But despite the powerful Sukhois providing combat air patrol, the outcome of the dogfight was not entirely satisfactory. Group Captain (Retd) Anurag Sharma, former Director Operations (Air Defence) explains in a report for the Manohar Parrikar Institute for Defence Studies and Analyses: “Had the Su-30MKIs that engaged in combat with the PAF’s American-made F-16s and the Chinese made JF-17s been equipped with a superior BVRAAM and an upgraded EW suite, the kill ratios may have been even more favourable. In such a case, the IAF could have caused higher attrition on the raiders. Furthermore, instead of seeing a courageous pilot paraded as a prisoner of war, India may have held the bargaining chips at the negotiating table. It was not so much because of delayed induction of the Rafale, but perhaps a consequence of delayed upgradation of the existing fighter fleets, principally the Su-30MKI.”
“Had the Su-30MKIs that engaged in combat with the PAF’s American-made F-16s and the Chinese-made JF-17s been equipped with a superior BVRAAM and an upgraded EW suite… the IAF could have caused higher attrition on the raiders…”
According to Sharma, the upgrade programme for the Sukhoi fleet was initiated about a decade ago and it was to be timed with the first overhaul stage of the aircraft. “However, many aircraft have already been overhauled but there has been little progress on the upgrade programme thus far. The responsibility can perhaps be deflected between the Russian original equipment manufacturer for demanding exorbitant prices and withholding technology, HAL (the Indian manufacturer) and DRDO for delayed projects, the ministry concerned for inordinate delays in clearing projects, and the IAF itself for not aggressively pursuing these issues. The bottom line is that the equipment/ capability that directly dictates operational readiness cannot be compromised and it is the IAF that has to draw the line.”
Urgent Upgrade Areas
The Sukhoi is an extremely large aircraft (almost twice as massive as the F-16 or Rafale) making it a versatile platform for adding all sorts of avionics, radars, weapons and defensive systems. This has allowed HAL to incorporate indigenous avionics and the BRAHMOS missile alongside French and Israeli sub-systems and weaponry. Currently, the most important areas requiring upgrades are:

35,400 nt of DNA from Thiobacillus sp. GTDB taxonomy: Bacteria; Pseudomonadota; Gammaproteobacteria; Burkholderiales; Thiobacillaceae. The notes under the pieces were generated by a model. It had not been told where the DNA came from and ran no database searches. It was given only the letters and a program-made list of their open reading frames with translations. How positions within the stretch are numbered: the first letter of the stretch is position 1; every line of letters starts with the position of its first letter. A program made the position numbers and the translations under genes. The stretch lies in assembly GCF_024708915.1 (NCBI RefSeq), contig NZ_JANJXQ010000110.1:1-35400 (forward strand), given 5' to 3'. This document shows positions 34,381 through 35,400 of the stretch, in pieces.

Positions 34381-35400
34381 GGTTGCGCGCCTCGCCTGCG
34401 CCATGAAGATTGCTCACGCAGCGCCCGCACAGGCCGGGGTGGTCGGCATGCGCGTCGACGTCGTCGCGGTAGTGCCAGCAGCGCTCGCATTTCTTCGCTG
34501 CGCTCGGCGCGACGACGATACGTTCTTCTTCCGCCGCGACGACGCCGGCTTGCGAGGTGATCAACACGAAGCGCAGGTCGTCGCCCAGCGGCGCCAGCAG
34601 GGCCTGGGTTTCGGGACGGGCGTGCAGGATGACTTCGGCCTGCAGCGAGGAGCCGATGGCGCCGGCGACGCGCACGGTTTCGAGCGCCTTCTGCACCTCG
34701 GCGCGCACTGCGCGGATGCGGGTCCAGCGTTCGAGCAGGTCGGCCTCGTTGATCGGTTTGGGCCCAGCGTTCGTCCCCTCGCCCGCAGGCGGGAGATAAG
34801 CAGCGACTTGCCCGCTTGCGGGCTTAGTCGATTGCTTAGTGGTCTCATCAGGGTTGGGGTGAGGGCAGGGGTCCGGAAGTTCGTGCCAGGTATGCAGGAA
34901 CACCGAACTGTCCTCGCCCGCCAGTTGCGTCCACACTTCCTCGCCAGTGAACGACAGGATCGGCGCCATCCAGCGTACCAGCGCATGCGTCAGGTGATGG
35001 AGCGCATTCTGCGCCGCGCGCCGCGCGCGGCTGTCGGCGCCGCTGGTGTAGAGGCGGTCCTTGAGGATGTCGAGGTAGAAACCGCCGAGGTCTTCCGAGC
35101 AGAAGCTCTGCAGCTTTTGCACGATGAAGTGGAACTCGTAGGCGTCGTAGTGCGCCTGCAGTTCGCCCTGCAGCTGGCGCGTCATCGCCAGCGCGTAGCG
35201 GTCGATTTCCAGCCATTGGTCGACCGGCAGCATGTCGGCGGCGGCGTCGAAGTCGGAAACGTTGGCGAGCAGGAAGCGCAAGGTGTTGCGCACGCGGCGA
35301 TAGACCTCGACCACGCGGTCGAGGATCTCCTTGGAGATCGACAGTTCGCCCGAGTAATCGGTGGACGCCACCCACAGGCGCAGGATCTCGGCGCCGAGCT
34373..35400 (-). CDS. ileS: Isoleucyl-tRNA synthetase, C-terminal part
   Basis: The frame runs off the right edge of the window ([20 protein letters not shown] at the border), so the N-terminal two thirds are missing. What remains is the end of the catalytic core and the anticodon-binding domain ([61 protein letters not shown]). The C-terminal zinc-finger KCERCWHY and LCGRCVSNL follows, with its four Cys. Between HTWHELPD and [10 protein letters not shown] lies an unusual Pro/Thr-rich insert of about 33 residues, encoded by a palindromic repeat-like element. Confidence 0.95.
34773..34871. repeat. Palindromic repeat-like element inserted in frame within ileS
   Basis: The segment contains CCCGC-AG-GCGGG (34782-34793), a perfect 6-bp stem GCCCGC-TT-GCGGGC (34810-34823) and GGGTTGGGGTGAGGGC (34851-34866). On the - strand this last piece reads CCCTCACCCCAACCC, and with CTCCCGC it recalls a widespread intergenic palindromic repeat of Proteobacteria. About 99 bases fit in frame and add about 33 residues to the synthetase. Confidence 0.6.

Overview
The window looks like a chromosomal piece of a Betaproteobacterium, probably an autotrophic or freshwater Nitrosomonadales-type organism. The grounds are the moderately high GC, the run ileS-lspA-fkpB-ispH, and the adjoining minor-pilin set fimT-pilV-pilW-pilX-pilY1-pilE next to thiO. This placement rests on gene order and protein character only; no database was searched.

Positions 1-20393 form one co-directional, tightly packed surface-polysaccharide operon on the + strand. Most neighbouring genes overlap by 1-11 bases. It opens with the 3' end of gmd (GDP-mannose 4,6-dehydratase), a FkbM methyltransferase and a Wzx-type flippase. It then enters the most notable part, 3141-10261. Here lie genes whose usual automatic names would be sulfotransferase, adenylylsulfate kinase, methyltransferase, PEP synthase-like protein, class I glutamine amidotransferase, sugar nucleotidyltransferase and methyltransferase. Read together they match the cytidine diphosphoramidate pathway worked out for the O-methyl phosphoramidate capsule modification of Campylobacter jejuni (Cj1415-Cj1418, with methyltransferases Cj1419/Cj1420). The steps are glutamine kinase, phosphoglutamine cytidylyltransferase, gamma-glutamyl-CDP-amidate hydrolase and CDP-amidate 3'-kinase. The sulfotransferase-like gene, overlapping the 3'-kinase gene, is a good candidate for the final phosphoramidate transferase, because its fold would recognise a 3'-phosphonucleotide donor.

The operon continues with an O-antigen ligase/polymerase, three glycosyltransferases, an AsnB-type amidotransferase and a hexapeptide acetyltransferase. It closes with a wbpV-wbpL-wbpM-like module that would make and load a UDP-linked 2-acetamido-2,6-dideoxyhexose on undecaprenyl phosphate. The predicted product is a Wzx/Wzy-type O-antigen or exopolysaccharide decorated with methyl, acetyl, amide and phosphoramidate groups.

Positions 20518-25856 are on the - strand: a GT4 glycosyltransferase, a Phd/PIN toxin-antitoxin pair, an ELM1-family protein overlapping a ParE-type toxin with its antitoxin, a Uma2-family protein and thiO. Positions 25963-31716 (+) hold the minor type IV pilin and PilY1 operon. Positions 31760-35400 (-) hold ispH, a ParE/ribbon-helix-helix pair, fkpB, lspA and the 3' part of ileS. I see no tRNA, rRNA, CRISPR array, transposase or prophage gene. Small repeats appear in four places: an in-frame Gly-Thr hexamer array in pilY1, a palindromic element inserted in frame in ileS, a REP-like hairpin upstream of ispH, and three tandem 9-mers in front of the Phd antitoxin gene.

Engine: According to a 2014 CAG report, the Su-30MKI had an operational availability of just 55%. This means 45% of the IAF’s Flanker fleet is in maintenance, repair and overhaul (MRO). Maintenance is the easy part and usually means inspecting the aircraft after each flight; repair means fixing any damaged parts; and overhaul could involve taking out the engine for major maintenance. The Su-30 MKI’s Achilles Heel is its AL-31 engine that needs to be overhauled more often than any comparative Western engine. The IAF’s aim is to achieve 75% operational availability. This could mean upgrading to the more advanced AL-41 engine, but the Russians are going to demand a king’s ransom for this power plant.
Radar: The Sukhoi has the passive electronically scanned array (PESA) radar while most current warplanes are equipped with active electronically scanned array (AESA) radars. The major difference between the two is the number of transmitters. A PESA system relies on one large transmitter while AESA systems have multiple transmitters. This allows for greater reliability, smaller size and weight and a lower threat of being detected due to the use of multiple frequencies. In order for the Sukhoi to be able to track modern missiles while the Flanker itself remains undetected, the existing Russian-made BARS PESA radar needs to be replaced. The Uttam AESA radar being developed for the Tejas fighter is being pitched as a replacement. However, the Uttam is comparatively less powerful and meant for small and medium fighters. Whether it can be upscaled for the Sukhoi’s massive radome is to be seen. The other alternatives are the Irbis-E PESA radar (which is twice as powerful as the BARS) or the Zhuk AESA.